It wasn’t long before Ishii realised that a single Ikejime supplier would not be enough for his needs; as his knowledge of the UK fishing industry grew, so did his aspirations to alter it. In order to do so, he began to contact every Cornish fisherman he could reach. “I made it my project to share this Japanese technique with English fishermen,” he says. “I went to Cornwall to teach those who were interested.” He named the project ‘the fish and chip revolution’, as his ambitions involve the eventual use of Ikejime at all levels of the fishing industry.

The Ikejime uprising is still in its early stages. Ishii travels to the coast to teach on the boats in person and also talks at both conventions and kitchens to spread the message among those at the forefront of fine cuisine. “It’s a long trip to Cornwall from London and if there’s a rough sea then staying upright on the boat is a challenge… let alone teaching,” he says. “But it’s great to see the local fishermen using different techniques to those I have seen in Japan. I learn so much from them.”

Assorted Cornish and Portuguese Ikejime fish sashimi plate
Assorted Cornish and Portuguese Ikejime fish sashimi plate

Ishii’s Ikejime revolution has presented him with highs and lows, and many chefs have been resistant at first to adopting his new techniques. “For some chefs, they will see our fish as damaged because of the cuts in the tail and neck. But for a year I have explained Ikejime to chefs and said to all of them, ‘if you want this quality then we can share’.” Throughout this campaign, Ishii has only bought his fish from certain types of fishermen and is wary of asking people to change how they earn a living. “I only focus on daily fishing, not the big commercial fishermen because I know that whole story,” he adds. “I know it’s how they earn their livelihood and I can’t ask them to change.”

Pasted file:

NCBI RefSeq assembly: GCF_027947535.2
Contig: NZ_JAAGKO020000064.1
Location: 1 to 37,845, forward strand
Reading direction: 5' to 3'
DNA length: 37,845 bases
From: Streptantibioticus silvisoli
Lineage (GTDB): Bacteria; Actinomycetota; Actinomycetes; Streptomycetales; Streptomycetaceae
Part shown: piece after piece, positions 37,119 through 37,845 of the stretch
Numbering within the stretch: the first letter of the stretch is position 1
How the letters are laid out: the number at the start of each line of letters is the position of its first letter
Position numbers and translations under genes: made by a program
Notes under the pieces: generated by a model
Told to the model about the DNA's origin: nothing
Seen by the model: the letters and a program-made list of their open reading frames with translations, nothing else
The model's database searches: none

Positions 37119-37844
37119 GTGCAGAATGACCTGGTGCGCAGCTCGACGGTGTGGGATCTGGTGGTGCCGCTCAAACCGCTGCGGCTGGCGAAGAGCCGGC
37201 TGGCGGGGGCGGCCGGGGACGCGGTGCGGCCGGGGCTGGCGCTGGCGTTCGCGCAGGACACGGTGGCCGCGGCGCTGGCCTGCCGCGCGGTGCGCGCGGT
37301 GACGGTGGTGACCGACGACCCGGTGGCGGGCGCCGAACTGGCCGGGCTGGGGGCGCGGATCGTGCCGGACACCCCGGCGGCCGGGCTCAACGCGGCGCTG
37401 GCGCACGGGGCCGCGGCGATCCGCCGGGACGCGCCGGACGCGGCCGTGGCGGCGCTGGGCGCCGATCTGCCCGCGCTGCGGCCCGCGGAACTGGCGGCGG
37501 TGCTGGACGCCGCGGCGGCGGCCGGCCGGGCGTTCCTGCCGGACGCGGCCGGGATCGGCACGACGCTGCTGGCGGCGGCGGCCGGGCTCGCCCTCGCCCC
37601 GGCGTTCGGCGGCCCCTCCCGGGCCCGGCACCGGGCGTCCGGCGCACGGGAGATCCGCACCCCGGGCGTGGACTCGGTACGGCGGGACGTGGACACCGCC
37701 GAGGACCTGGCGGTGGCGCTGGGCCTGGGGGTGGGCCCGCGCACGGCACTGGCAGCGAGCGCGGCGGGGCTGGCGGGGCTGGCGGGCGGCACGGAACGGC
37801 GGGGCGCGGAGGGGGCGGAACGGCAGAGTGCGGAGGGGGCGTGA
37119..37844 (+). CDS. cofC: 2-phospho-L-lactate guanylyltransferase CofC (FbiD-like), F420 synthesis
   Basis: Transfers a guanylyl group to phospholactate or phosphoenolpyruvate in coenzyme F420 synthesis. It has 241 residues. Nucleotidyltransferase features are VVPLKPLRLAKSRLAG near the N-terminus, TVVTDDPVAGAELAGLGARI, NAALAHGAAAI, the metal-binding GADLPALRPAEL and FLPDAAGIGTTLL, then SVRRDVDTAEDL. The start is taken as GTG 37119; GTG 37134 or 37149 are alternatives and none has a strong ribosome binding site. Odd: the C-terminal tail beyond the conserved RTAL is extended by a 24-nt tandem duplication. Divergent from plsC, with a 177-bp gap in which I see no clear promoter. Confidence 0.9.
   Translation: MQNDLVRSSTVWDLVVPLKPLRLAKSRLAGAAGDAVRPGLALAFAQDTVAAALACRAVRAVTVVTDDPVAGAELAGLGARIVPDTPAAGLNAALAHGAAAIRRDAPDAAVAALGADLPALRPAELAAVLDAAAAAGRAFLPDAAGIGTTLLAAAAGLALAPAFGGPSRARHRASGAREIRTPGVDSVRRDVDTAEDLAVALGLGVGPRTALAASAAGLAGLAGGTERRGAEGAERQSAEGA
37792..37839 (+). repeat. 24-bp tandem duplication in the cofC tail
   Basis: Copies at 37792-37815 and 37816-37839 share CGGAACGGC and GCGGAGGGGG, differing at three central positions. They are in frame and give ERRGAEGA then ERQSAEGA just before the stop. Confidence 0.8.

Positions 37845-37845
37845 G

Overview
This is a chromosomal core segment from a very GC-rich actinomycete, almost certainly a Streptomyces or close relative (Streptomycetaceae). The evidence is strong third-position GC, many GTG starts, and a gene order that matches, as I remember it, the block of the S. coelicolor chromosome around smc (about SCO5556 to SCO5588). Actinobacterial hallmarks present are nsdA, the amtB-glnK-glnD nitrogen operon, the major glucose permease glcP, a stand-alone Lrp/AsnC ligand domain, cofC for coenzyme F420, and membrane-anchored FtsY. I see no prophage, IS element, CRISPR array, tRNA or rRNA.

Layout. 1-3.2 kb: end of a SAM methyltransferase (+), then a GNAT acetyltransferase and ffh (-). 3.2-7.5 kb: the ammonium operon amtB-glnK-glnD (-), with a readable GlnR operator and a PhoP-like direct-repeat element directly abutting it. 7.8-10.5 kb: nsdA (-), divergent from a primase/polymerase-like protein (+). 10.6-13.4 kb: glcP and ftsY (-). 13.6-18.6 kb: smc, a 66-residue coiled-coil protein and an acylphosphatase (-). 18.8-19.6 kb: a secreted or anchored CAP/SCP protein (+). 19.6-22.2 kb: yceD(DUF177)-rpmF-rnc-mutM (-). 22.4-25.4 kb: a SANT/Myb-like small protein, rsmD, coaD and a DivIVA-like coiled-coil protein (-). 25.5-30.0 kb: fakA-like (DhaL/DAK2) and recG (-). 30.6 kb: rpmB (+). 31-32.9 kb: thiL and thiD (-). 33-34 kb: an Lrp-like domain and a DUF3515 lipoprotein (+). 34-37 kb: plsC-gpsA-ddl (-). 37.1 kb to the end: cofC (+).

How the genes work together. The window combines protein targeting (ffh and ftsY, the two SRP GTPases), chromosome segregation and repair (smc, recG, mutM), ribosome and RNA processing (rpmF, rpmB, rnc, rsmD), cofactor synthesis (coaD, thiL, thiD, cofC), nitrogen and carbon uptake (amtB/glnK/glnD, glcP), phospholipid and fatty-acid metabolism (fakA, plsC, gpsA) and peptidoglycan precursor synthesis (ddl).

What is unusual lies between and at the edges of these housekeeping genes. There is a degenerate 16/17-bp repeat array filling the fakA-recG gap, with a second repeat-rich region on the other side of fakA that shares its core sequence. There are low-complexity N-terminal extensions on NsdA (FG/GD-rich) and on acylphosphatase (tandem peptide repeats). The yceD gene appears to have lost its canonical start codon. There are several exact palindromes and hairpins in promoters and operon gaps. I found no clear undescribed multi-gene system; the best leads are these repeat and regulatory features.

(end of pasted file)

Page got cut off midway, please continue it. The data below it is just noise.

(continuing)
The task that Ishii has set himself and the Cornish fishing industry is a large one, but I hope that with his years of experience, his determination and a lot of patience, this passionate and energetic chef will succeed in changing the flavour of fish in this country for the better.

Photography Jan Klos

Cycling Japan: Tour De Nippon

Papersky magazine founder Lucas Badtke-Berkow speaks with Conor Mahon about his Japan-based cycling club that places local culture at its centre

Bikes are parked against a wall while Tour de Nippon riders take a well-earned rest
Bikes are parked against a wall while Tour de Nippon riders take a well-earned rest

JAPAN WEEK: Lucas Badtke-Berkow came to Japan from the United States in 1993 and three years later he established Knee High Media Japan with his wife, Kaori Berkow. The publishing house was started in order to create a string of innovative print titles including children’s magazine Mammoth, MetroMin (the first free subway paper in Tokyo) and Papersky – a magazine celebrating travel and culture in Japan.

The tour passes through Kagoshima Prefecture in the southwestern tip of Kyushu island
The tour passes through Kagoshima Prefecture in the southwestern tip of Kyushu island

Papersky has built a unique interaction with its readership by hosting a series of activity-based clubs, one of the most popular being the Tour De Nippon – a series of cycle tours through rural Japan, which celebrate the local traditions, cuisine and industries that make up the many prefectures of the island nation. Here, Conor Mahon speaks with Badtke-Berkow to discuss Tour de Nippon, the bicycles you find in Japan and his love for the countryside.

What was your first experience of cycling in Japan?

My first bicycle ride in Japan was on a Mamachari. In Japanese ‘Mama’ means ‘mom’ and ‘chari’ means bicycle – they are ridden by everybody and are very cheap. The easy-to-use low frame, big wheels and capacity to carry loads of groceries or kids are the reason for their popularity. I see them as the bicycle version of a ’70’s Chevy.